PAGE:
Words of Worth

With Wings Like Eagles

June 22, 2012

“I am extraordinarily patient, provided I get my own way in the end.”

(Margaret Thatcher)

Patience is defined in the dictionary as “emotional quietness in the face of unfavorable circumstances, longsuffering, constancy, perseverance and steadfastness”.  Simply put, patience involves a great deal of wait time and staying power in the midst of unpleasant conditions.  That definition disqualifies “patience” from being my most favorite word and attribute.  I am not very good at waiting.  Waiting for something fun to happen, like waiting for the first day of vacation, is difficult enough let alone having to wait “in the midst of unpleasant conditions” such as waiting for pending surgery.

The Bible also offers great meaning to the word patience.  In the Old Testament, “waiting on the Lord” is a way of describing patience:

“I wait for the Lord, my soul does wait, and in his word do I hope.  The strength that sustained him and can sustain us in waiting is hope, and the source of hope is the Word of God.”

Psalm 130:5

This verse implies that the Psalmist, rather than running ahead of the Lord, is following Him at His pace. Also, the Psalmist is not despairing but he is hopeful and patient as he waits for the Lord to show him the next move.  His source of hope is the Word of God.

Obviously the opposite of patience is impatience.  Isaiah 30:1-12 stands in great contrast to Psalm 130:5.  Isaiah the prophet was sent by God to tell Israel how He wanted them to respond when threatened by enemies like Assyria. However, as the enemy moved closer God was not moving fast enough as far as Israel was concerned.  In their impatience they took matters into their own hands and sought the protection of Pharaoh in Egypt without seeking the counsel of the Lord.  “They set out to go down to Egypt, WITHOUT ASKING FOR MY COUNSEL.” (Isaiah 30:2).  The result was:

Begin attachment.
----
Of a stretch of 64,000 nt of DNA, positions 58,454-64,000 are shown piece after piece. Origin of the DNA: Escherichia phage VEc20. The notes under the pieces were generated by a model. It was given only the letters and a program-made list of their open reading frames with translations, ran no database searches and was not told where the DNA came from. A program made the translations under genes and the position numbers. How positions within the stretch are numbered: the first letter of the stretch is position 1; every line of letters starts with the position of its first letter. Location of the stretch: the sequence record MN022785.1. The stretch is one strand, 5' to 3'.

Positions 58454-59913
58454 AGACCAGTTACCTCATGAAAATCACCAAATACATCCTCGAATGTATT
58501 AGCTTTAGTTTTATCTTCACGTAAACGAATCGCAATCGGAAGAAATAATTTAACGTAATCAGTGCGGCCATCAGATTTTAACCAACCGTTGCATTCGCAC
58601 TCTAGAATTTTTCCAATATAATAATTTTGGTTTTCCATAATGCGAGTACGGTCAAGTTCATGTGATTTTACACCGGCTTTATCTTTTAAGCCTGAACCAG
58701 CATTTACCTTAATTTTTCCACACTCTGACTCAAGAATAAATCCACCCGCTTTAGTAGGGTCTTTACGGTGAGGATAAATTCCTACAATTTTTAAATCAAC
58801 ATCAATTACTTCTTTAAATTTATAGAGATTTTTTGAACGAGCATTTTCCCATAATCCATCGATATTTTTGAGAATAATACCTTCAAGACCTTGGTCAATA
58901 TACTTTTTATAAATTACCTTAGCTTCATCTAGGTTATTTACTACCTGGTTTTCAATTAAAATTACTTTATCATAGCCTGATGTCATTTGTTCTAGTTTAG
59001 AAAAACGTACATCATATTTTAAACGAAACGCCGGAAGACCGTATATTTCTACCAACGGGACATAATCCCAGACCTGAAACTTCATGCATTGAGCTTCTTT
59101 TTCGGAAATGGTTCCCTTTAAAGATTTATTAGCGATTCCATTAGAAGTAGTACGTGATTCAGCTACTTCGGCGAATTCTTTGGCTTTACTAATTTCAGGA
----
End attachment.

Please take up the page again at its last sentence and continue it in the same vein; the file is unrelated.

“Therefore shall the safety of Pharaoh be your shame, And the shelter in the shadow of Egypt, your humiliation.”

 God told Israel that their impatience was going to backfire.  Egypt would not deliver them.  Their impatience turned out to be their shame and humiliation.  It is this aspect of impatience where I most mess up — making my plans, whatever they may be, without stopping to consult the Lord.  When my way is blocked and when my plans don’t unfold as I may desire, the Lord says it is better to trust Him and wait because if I run ahead without consulting Him, my plans may not be His plans.  The end result of taking matters into my own hands is that it will bring shame on me rather than glory.

What should we do instead? What should Israel have done?  The world’s advice would be to count to 10, breathe deeply, and play soothing music.  God’s wisdom, however, is found in verses 15 and 18:

“15 For thus the Lord GOD, the Holy One of Israel, has said, ‘In repentance and rest you will be saved, In quietness and trust is your strength.’” 18 “Therefore the LORD longs to be gracious to you, and therefore He waits on high to have compassion on you.”

Instead of dashing down to Egypt, we need to trust God to give us the strength to wait and to handle the stress in our lives.  If we refuse to plunge ahead and instead purpose to walk with God, He will give us a great blessing.  We battle the unbelief of impatience by persuasively teaching our hearts about the promises, timing, and guidance of God.  Only He can take our frustrations, obstacles, and fears and make something eternally valuable out of them. (sv)

“Yet those who wait for the LORD
Will gain new strength;
They will mount up with wings like eagles,
They will run and not get tired,
They will walk and not become weary.”

Isaiah 40:31

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